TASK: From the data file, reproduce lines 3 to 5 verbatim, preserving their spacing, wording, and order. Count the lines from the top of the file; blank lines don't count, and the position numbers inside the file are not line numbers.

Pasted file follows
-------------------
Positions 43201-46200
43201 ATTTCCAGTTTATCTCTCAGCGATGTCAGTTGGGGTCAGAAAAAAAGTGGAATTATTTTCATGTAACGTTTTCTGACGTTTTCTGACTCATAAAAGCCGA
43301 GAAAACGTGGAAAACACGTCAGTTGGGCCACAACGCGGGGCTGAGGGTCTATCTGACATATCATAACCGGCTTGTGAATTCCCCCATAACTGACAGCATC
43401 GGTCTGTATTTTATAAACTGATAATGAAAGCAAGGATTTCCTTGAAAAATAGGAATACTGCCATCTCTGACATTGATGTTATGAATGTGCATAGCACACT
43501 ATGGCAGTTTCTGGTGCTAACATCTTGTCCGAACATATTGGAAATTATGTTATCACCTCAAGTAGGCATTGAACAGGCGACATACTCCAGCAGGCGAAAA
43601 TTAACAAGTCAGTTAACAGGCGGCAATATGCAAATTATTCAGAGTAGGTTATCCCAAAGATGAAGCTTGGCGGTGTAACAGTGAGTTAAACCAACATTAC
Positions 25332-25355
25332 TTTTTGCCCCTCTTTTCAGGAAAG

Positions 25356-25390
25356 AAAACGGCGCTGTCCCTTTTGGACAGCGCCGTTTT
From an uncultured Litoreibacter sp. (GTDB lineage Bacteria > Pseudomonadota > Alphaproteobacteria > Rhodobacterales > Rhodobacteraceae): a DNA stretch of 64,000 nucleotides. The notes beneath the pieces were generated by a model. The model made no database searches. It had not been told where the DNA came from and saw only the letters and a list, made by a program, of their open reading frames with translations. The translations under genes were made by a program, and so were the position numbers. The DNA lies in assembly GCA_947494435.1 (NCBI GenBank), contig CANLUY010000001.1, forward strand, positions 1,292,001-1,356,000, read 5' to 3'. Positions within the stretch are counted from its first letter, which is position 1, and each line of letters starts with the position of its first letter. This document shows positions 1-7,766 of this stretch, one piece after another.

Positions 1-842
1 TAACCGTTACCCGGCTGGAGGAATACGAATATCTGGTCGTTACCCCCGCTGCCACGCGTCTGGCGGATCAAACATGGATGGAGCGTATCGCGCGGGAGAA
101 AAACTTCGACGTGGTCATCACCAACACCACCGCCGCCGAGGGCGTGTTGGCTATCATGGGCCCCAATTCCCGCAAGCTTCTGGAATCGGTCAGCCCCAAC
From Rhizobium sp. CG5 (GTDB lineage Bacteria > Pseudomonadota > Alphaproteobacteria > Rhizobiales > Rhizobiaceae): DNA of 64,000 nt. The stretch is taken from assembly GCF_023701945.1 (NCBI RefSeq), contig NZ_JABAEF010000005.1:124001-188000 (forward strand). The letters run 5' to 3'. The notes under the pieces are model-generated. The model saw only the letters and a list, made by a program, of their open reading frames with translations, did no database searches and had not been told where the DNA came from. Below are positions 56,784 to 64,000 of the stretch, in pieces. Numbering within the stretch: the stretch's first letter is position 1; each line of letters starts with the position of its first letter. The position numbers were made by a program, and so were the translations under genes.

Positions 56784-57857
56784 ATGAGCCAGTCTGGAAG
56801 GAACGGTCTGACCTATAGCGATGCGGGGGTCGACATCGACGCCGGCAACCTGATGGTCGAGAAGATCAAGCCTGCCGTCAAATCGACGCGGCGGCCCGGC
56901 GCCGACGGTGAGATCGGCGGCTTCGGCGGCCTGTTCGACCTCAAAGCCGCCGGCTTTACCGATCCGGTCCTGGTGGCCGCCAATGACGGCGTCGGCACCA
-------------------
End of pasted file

43301 GAAAACGTGGAAAACACGTCAGTTGGGCCACAACGCGGGGCTGAGGGTCTATCTGACATATCATAACCGGCTTGTGAATTCCCCCATAACTGACAGCATC
43401 GGTCTGTATTTTATAAACTGATAATGAAAGCAAGGATTTCCTTGAAAAATAGGAATACTGCCATCTCTGACATTGATGTTATGAATGTGCATAGCACACT
43501 ATGGCAGTTTCTGGTGCTAACATCTTGTCCGAACATATTGGAAATTATGTTATCACCTCAAGTAGGCATTGAACAGGCGACATACTCCAGCAGGCGAAAA